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Food and Drugs

THE RX LIST - info on specific drugs.

DRUG DATABASE -more info on specific drugs.

Robert Annand - 04:48am Aug 11, 2000 EST

Food Sensitivity Elimination Diet

Doing an elimination diet is a good way to pinpoint whether you are reacting to foods in a particular food group. While it takes about a month to follow the steps suggested below, you'd have determined what foods may be responsible for your symptoms. Once you've liminated these from your diet you may be able to maintain your symptom-free status forever.

1. Begin by making a real effort to eliminate all of the following foods from your diet for at least seven and preferably 10 days.

Dairy products, including cheese
Egg and egg-containing products
Gluten-containing products, such as wheat and wheat-containing products (including pasta), and barley, oat or rye grains
Corn and corn-containing products
Citrus fruits

Some quick substitution ideas for this period might include:

For dairy: Use soy milk and soy cheese; rice milk, rice-based ice cream.
For gluten or corn: Try rice, buckwheat, spelt, millet, potatoes or sweet potatoes.

2. After seven days, reconsider your symptoms. If they are completely unchanged, there is probably no food sensitivity component to your problem. Most people with food sensitivities, however, feel nonspecifically "better" after undertaking this program. This may mean not only the elimination of your predominant symptom, but also improved energy, better mental clarity, reduction of joint or muscle aches and improved digestion, including less gas and bloating.

3. The next step is to return one food group to your diet every three days. Be sure to keep a symptom diary. In it you can not only track your primary symptom but also record anything else you notice.

4. At the end of your three-week "return" period, you should have a good idea of the dietary culprit (or culprits).

Once you've determined your key food sensitivity(ies), visit the WholeHealthMD Healing Kitchen for recipes specially created to meet your new nutritional needs.


Robert Annand - 03:50pm Aug 12, 2000 EST

How to Use Prescription Drugs

As good as today's drug products are, they can't work properly if they are not used correctly. The most important thing you can do is to follow your health care practitioner's advice. Greater benefits from drug products depend on your compliance with medication instructions.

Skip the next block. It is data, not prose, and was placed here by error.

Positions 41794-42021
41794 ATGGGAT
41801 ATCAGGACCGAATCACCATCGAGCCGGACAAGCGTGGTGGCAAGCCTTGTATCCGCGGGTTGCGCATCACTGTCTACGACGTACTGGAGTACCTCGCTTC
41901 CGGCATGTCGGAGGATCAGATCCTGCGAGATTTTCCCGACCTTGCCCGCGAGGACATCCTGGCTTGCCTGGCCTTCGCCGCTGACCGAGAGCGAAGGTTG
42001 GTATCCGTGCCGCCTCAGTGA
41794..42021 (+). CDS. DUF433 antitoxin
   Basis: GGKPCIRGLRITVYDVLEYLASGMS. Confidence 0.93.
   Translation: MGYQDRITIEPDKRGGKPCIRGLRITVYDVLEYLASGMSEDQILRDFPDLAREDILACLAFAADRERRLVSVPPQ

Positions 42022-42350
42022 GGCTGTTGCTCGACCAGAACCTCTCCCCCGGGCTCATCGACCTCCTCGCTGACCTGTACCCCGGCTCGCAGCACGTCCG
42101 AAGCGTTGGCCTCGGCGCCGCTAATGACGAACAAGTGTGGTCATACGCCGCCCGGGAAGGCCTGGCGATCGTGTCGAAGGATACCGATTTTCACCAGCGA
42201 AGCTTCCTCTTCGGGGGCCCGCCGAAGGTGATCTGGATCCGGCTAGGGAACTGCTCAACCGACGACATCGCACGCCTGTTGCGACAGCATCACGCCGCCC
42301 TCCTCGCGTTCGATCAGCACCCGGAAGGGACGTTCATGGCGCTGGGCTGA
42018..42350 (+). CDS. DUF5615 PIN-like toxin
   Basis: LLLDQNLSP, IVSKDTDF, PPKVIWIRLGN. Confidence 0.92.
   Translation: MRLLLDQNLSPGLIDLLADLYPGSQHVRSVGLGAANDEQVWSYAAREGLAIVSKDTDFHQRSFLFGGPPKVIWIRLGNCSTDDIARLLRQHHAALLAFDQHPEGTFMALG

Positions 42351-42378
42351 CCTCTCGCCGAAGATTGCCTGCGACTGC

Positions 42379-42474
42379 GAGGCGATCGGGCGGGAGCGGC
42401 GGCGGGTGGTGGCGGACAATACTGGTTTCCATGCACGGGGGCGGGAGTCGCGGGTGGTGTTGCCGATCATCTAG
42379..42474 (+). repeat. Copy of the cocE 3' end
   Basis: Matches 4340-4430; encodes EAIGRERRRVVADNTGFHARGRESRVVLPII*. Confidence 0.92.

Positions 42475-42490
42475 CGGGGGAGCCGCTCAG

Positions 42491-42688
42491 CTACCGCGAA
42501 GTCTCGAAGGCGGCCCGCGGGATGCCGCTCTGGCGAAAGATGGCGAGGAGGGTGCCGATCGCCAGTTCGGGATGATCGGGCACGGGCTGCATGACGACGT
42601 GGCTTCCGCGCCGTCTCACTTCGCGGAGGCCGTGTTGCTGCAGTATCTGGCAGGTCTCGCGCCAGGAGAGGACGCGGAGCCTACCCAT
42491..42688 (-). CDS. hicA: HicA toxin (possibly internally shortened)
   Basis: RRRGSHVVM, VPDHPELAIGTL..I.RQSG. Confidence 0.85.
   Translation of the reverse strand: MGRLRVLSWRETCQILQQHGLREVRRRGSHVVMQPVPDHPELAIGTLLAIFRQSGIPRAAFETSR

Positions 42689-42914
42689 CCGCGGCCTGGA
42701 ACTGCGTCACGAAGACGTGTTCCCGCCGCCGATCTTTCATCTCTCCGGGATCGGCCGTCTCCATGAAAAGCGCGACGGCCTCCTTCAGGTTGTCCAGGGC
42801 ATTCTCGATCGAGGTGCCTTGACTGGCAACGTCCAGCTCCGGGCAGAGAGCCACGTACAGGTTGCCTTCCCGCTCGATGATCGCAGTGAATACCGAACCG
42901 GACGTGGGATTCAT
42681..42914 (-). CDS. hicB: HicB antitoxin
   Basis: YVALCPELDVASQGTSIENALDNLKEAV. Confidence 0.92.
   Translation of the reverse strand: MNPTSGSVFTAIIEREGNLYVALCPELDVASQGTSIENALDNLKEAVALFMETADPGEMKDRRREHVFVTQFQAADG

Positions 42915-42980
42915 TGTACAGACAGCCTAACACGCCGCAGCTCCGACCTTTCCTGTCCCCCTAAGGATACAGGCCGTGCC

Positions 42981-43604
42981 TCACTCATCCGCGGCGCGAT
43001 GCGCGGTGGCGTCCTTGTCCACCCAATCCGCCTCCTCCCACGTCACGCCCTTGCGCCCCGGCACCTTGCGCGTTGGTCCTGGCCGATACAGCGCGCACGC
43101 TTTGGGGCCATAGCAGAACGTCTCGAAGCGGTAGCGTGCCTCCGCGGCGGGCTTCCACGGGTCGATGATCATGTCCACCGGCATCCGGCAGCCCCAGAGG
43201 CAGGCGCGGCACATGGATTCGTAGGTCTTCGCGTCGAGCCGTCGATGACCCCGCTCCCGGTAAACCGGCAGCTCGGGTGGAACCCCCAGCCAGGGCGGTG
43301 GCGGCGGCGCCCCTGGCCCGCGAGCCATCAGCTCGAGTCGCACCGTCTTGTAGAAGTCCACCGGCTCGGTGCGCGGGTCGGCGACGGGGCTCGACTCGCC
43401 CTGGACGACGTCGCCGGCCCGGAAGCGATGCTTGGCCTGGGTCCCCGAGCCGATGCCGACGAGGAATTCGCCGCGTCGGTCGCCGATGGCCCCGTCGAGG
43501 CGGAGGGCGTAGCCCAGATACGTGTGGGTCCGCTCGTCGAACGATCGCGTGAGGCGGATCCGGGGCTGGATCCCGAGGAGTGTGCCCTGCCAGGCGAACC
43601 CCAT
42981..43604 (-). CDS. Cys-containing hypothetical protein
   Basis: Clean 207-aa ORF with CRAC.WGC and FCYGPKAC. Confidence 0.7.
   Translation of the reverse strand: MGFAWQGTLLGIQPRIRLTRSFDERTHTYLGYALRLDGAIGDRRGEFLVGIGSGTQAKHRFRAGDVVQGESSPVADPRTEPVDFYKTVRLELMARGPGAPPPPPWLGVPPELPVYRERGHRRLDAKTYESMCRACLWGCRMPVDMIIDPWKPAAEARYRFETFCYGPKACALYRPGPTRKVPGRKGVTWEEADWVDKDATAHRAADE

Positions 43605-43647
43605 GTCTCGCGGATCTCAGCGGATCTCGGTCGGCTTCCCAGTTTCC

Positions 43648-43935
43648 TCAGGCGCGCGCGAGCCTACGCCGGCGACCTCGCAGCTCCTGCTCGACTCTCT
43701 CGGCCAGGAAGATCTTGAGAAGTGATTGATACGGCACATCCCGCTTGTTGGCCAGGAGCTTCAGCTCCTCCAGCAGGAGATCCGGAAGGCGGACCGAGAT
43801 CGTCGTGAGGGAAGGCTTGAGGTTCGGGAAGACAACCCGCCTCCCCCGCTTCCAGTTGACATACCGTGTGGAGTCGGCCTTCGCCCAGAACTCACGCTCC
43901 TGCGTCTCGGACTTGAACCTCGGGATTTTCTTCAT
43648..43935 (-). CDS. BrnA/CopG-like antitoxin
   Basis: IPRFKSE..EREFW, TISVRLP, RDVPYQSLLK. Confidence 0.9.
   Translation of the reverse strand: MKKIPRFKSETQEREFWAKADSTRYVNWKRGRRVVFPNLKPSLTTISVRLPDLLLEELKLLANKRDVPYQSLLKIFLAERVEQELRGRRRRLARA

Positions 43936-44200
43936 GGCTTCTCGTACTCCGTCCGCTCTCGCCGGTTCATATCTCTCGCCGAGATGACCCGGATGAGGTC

There are two basic goups of medications:

Non-prescription (or over-the-counter) medications such as aspirin, cough syrups, and antacids.

Prescription medications, which must be ordered by a health care practitioner.

To minimize the risk associated with prescription drugs, and to obtain the greatest benefit, you must learn everything you need to know about the prescription drug that has been suggested for you. Talk to your health care practitioner. Be honest and accurate about your symptoms and medical condition.

Talk to your pharmacist. Following your doctor's prescription will be easier with your pharmacist's help. Pharmacists have knowledge about drug information, side effects, and which medications are safe to take at the same time.

Ten basic guidelines for taking prescription drugs are:

1. Know what the drug's name is.

2. Take exactly the dose your health care practitioner suggests, at the recommended times.

3. Make sure you understand the directions. Ask before you leave the medical office or drug store.

4. Ask about side effects. What should you report immediately?

5. Know the time of day you should take the medication, and how many days the prescription is for.

6. Ask if you should eat or drink when you take the medication.

7. Tell your health care practitioner and pharmacist any problems you have had in the past with drug products. If you have severe drug allergies, consider carrying a medical identification card or wearing a bracelet.

8. Never take someone else's medication.

9. Throw out any medication you don't use, or ones with old expiry dates.

10. Ask your health care practitioner and pharmacist for a handout or book reference to learn more about your medication.

When a health care practitioner prescribes a drug for your child, follow the same basic guidelines as for taking prescription drugs. Explain to your child how to use prescription drugs correctly. Take the time to teach them properly, so they too can participate in their own health.

You, your health care practitioner and your pharmacist all have important roles in the proper use of prescription drugs. By working together, you can all share the same goal of good health!